This election season, Republican primary voters have demonstrated their utter fickleness and absolute uncertainty about what they want. After the rise of the Tea Party, the GOP seemingly returned to the ideas of limited government and fiscal responsibility. And yet the Republican electorate has recycled a number of candidates who either do not have the best experience for the presidency or do not adequately represent these renewed conservative ideals.

The GOP first flirted with a former Democrat — now former Republican — Donald Trump, simply because he led the birther movement. Then conservatives decided to move on to other loud candidates who engaged in Obama-bashing but lacked the articulation or experience needed. These were the campaign-flops that became Rep. Michele Bachmann, Gov. Rick Perry and “entrepreneurial charlatan” Herman Cain.

But the real surprises this season have been the emergence of big-government conservatives Newt Gingrich and subsequently Rick Santorum. They have experience, several conservative accomplishments, but, most importantly, they have made sure to trash President Obama. The irony lies in the fact that both Gingrich and Santorum represent the antithesis of the Tea Party movement that everyone all too quickly chose to embrace them as the anti-Mitt Romney. In fact, had Gingrich and Santorum been seeking reelection to Congress in 2010, their big-government conservative records of deficit spending, entitlement projects and earmarks would have been sourly exposed by the Tea Party.

But though it may be surprising, the fixation with these candidates is completely explainable. It was the result of the popular anti-Romney sentiment. Consequently, many voters chose to forgo economic issues in favor of insignificant cultural crusades. Though not with the fanatic base of U.S. Rep. Ron Paul, Gingrich and Santorum — merely seen as alternatives to Romney — have certainly enjoyed a large percentage of the electorate.

It is understandable that a significant majority of the Republican Party dislikes both Mitt Romney and Ron Paul. The former comes across as a political opportunist, disingenuously engaging in an inordinate amount of pandering. The latter lends himself too easily to conspiracy theories and extremist views on the economy and foreign policy.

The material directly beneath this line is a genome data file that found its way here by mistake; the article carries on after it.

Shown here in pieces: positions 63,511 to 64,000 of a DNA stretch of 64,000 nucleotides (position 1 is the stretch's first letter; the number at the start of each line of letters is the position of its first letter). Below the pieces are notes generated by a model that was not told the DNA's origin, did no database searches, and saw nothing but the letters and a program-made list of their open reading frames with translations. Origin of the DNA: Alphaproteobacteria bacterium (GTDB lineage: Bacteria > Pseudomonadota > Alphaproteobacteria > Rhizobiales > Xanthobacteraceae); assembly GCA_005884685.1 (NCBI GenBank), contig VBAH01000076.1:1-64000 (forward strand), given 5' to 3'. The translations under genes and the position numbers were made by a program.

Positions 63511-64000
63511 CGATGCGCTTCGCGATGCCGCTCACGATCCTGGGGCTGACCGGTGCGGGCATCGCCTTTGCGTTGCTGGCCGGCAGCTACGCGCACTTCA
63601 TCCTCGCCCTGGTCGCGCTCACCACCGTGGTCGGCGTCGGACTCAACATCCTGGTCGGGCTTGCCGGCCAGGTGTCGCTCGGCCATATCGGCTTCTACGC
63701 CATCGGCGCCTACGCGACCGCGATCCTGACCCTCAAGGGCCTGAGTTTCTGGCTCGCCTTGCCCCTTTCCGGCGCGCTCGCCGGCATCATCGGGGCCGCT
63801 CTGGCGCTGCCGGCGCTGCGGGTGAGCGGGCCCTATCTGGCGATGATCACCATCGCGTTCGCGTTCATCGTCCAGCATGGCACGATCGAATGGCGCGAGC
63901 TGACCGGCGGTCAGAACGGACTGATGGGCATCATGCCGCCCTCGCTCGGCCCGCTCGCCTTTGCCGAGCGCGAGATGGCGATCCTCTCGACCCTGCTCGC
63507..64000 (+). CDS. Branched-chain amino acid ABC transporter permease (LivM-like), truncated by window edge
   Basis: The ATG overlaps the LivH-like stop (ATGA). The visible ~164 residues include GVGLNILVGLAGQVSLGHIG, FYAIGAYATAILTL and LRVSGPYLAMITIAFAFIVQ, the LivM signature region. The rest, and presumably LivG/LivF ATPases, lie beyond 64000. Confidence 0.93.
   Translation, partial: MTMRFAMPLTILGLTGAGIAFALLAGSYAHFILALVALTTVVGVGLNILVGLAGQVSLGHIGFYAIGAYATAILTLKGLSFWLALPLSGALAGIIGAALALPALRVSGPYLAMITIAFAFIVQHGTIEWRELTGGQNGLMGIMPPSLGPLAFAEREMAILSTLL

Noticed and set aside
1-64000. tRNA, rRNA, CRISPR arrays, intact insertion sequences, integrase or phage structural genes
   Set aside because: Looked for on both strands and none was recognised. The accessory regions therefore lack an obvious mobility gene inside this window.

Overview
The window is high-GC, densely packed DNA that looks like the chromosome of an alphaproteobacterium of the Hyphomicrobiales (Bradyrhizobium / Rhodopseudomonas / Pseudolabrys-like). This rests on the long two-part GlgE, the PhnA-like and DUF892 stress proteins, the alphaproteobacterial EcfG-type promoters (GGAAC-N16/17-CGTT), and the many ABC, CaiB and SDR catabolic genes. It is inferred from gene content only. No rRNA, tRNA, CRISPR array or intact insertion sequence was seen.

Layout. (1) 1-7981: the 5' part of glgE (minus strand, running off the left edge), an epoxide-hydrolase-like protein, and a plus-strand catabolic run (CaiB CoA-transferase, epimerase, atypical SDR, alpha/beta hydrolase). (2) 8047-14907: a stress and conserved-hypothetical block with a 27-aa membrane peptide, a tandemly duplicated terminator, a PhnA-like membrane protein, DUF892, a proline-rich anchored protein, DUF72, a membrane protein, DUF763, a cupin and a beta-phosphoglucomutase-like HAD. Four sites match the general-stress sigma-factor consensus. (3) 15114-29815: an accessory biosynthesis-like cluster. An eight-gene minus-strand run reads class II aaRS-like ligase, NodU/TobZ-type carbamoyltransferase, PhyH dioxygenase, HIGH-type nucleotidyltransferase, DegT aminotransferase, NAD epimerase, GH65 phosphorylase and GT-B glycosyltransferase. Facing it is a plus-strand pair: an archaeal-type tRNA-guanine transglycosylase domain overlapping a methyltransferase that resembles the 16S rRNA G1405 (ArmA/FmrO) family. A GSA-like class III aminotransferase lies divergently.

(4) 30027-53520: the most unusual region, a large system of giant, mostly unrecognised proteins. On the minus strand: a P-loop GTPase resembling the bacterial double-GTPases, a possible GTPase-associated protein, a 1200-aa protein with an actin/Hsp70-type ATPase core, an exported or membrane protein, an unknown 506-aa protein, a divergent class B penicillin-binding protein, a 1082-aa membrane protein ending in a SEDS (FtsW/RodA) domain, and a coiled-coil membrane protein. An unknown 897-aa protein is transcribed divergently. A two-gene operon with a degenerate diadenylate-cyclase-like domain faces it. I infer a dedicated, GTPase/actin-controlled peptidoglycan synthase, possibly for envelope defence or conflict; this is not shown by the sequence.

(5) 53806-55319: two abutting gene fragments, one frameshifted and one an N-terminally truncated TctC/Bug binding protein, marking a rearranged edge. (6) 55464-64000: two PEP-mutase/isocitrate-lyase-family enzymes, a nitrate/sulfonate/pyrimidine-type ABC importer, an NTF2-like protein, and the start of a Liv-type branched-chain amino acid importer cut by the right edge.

However, the candidate that has been largely ignored by the GOP electorate — and to its own detriment — is Jon Huntsman. Republican voters dismiss Huntsman as far too moderate. However, this perception is quite unfair.

Sure, Huntsman holds more liberal positions with regard to global warming, immigration and civil unions. But on the issue that matters most to Republican voters — the economy — Huntsman is a staunch fiscal conservative.

As Governor of Utah, he cut taxes at record rates, passed health care reform without a mandate and enacted education reform that included voucher programs. As a candidate, Huntsman easily passes the Republican litmus test with his proposals to cut taxes, eliminate regulations, repeal ObamaCare, slash deficits and promote free trade.

Even when it comes to social issues, Huntsman is mostly conservative. He’s pro-life, having passed three bills that restricted abortions in Utah and adopted two foreign daughters. And on gun rights, Huntsman even got an “A” from the NRA.

Despite his relaxed tone, Jon Huntsman is no moderate. While it might be understandable that the base doesn’t respond well to Huntsman, I am completely baffled by the Republican establishment’s sheer disregard for the accomplished technocrat.

Jon Huntsman is arguably the most experienced in the field: He has business experience as a two-time CEO, executive experience as a two-term Utah Governor and diplomatic experience as a three-time U.S. ambassador. There is no question that Huntsman has the capability not only to handle the job of the presidency but also to excel at it.

And yet the GOP establishment’s choice is a former governor whose only consistency lies in the number of positions he’s held on each issue. Their favorite is a candidate who underperformed as Massachusetts’ governor, raising taxes, mandating health care and bringing the state to No. 47 in job creation. They have crowned a candidate whose tax proposals the Wall Street Journal deems “timid.”

At the end of the day, my fellow conservatives simply want a candidate who is bombastic in his — or her — conservatism. But that’s not very conservative. It is a foolish strategy that has taken precedence over substantive policy proposals. It is unfortunate that my fellow Republicans cannot recognize presidential material staring them right in the face. And we will lose to President Obama because of it.

Rich Lizardo is a freshman in Jonathan Edwards College. Contact him at